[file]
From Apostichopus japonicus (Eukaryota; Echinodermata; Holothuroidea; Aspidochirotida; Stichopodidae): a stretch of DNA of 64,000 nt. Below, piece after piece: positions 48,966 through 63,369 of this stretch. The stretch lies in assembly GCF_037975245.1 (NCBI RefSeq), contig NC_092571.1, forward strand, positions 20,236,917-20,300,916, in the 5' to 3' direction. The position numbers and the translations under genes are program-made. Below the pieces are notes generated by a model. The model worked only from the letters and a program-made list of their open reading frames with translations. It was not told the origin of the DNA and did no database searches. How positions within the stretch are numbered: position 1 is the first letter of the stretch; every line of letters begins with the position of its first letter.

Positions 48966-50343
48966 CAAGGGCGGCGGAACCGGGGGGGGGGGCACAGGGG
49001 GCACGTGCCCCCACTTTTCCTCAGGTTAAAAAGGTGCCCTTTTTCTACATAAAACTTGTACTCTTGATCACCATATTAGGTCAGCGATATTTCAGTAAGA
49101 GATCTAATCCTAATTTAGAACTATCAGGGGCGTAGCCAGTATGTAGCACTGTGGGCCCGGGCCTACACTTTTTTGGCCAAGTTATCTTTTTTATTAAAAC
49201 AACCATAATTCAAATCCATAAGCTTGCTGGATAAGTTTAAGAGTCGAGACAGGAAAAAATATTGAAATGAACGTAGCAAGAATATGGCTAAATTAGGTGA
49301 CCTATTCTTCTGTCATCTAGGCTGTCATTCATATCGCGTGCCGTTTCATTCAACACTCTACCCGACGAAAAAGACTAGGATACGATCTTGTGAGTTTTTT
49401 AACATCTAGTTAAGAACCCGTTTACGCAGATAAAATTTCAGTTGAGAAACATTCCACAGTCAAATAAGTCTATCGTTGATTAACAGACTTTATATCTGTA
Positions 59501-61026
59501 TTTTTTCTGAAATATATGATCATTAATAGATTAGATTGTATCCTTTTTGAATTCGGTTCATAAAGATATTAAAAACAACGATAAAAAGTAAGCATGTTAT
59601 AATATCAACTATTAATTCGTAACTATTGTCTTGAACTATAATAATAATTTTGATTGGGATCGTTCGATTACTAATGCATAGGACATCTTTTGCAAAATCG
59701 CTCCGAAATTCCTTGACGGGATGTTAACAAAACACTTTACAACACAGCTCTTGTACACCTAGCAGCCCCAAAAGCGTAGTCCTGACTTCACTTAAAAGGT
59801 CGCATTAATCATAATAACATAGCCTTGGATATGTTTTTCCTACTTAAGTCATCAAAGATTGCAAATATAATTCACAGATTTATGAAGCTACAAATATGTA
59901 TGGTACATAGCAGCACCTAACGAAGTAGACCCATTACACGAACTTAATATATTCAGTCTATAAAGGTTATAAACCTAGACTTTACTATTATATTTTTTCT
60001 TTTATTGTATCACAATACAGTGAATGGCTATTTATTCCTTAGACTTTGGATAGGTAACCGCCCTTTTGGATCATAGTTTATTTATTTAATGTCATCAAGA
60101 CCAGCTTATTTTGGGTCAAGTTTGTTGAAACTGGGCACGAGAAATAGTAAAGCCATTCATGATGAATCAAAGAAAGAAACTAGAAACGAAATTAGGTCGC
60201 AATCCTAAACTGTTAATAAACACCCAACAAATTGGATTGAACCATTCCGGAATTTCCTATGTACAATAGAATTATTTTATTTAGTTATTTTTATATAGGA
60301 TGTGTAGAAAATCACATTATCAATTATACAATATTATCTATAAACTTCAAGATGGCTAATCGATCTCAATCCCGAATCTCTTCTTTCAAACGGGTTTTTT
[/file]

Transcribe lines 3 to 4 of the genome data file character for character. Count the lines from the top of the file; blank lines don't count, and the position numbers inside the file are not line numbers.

48966 CAAGGGCGGCGGAACCGGGGGGGGGGGCACAGGGG
49001 GCACGTGCCCCCACTTTTCCTCAGGTTAAAAAGGTGCCCTTTTTCTACATAAAACTTGTACTCTTGATCACCATATTAGGTCAGCGATATTTCAGTAAGA